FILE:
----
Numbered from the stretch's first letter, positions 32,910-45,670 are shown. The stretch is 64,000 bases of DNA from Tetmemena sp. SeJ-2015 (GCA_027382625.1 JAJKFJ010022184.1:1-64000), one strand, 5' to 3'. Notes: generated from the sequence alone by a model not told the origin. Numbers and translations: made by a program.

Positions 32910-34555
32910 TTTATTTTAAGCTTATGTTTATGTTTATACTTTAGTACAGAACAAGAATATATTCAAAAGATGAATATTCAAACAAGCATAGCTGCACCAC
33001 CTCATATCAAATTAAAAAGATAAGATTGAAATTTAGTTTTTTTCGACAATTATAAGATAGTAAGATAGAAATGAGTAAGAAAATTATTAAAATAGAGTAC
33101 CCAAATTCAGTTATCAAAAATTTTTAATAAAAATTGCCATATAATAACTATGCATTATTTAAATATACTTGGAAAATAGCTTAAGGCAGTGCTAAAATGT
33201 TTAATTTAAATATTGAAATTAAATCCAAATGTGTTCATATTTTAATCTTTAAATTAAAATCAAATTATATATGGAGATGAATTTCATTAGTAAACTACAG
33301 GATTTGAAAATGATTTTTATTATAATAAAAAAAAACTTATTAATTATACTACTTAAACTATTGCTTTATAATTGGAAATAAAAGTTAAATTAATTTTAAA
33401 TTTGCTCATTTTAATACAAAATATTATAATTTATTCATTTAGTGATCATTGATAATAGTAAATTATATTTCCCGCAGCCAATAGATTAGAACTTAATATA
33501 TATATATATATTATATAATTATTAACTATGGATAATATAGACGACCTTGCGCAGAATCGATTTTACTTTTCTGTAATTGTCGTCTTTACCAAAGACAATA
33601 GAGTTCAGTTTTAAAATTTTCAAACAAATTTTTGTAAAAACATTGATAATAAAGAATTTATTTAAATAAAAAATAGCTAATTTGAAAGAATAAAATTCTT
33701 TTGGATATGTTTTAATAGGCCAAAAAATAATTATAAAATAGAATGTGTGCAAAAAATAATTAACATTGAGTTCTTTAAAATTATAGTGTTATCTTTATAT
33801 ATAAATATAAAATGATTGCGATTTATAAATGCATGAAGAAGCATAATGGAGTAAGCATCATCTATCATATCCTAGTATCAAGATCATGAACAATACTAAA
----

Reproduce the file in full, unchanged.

Numbered from the stretch's first letter, positions 32,910-45,670 are shown. The stretch is 64,000 bases of DNA from Tetmemena sp. SeJ-2015 (GCA_027382625.1 JAJKFJ010022184.1:1-64000), one strand, 5' to 3'. Notes: generated from the sequence alone by a model not told the origin. Numbers and translations: made by a program.

Positions 32910-34555
32910 TTTATTTTAAGCTTATGTTTATGTTTATACTTTAGTACAGAACAAGAATATATTCAAAAGATGAATATTCAAACAAGCATAGCTGCACCAC
33001 CTCATATCAAATTAAAAAGATAAGATTGAAATTTAGTTTTTTTCGACAATTATAAGATAGTAAGATAGAAATGAGTAAGAAAATTATTAAAATAGAGTAC
33101 CCAAATTCAGTTATCAAAAATTTTTAATAAAAATTGCCATATAATAACTATGCATTATTTAAATATACTTGGAAAATAGCTTAAGGCAGTGCTAAAATGT
33201 TTAATTTAAATATTGAAATTAAATCCAAATGTGTTCATATTTTAATCTTTAAATTAAAATCAAATTATATATGGAGATGAATTTCATTAGTAAACTACAG
33301 GATTTGAAAATGATTTTTATTATAATAAAAAAAAACTTATTAATTATACTACTTAAACTATTGCTTTATAATTGGAAATAAAAGTTAAATTAATTTTAAA
33401 TTTGCTCATTTTAATACAAAATATTATAATTTATTCATTTAGTGATCATTGATAATAGTAAATTATATTTCCCGCAGCCAATAGATTAGAACTTAATATA
33501 TATATATATATTATATAATTATTAACTATGGATAATATAGACGACCTTGCGCAGAATCGATTTTACTTTTCTGTAATTGTCGTCTTTACCAAAGACAATA
33601 GAGTTCAGTTTTAAAATTTTCAAACAAATTTTTGTAAAAACATTGATAATAAAGAATTTATTTAAATAAAAAATAGCTAATTTGAAAGAATAAAATTCTT
33701 TTGGATATGTTTTAATAGGCCAAAAAATAATTATAAAATAGAATGTGTGCAAAAAATAATTAACATTGAGTTCTTTAAAATTATAGTGTTATCTTTATAT
33801 ATAAATATAAAATGATTGCGATTTATAAATGCATGAAGAAGCATAATGGAGTAAGCATCATCTATCATATCCTAGTATCAAGATCATGAACAATACTAAA